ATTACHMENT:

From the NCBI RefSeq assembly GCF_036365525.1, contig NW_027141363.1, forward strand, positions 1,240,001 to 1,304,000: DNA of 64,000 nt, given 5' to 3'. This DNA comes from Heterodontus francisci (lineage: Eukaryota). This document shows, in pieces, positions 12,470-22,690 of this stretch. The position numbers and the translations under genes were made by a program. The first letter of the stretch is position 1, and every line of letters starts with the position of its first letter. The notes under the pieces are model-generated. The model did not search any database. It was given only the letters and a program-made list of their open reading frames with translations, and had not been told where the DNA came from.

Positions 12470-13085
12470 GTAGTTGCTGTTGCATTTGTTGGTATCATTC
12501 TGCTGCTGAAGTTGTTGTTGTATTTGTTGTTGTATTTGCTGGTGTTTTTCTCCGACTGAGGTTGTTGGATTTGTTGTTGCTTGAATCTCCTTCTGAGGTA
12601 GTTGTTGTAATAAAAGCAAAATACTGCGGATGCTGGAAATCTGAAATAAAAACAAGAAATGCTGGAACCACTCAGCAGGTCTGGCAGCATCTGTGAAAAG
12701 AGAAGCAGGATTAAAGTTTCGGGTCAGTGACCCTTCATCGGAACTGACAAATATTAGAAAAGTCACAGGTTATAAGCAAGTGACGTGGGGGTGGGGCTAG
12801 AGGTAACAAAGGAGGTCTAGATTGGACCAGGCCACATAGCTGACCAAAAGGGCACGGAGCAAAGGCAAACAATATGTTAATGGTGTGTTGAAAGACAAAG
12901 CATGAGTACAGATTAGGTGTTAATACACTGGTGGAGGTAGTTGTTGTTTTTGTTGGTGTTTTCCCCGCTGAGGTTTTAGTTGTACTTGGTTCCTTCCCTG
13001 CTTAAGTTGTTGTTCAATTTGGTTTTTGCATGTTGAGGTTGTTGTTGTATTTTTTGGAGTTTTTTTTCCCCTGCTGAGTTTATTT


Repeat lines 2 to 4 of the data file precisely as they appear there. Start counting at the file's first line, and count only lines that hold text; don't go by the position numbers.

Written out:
Positions 12470-13085
12470 GTAGTTGCTGTTGCATTTGTTGGTATCATTC
12501 TGCTGCTGAAGTTGTTGTTGTATTTGTTGTTGTATTTGCTGGTGTTTTTCTCCGACTGAGGTTGTTGGATTTGTTGTTGCTTGAATCTCCTTCTGAGGTA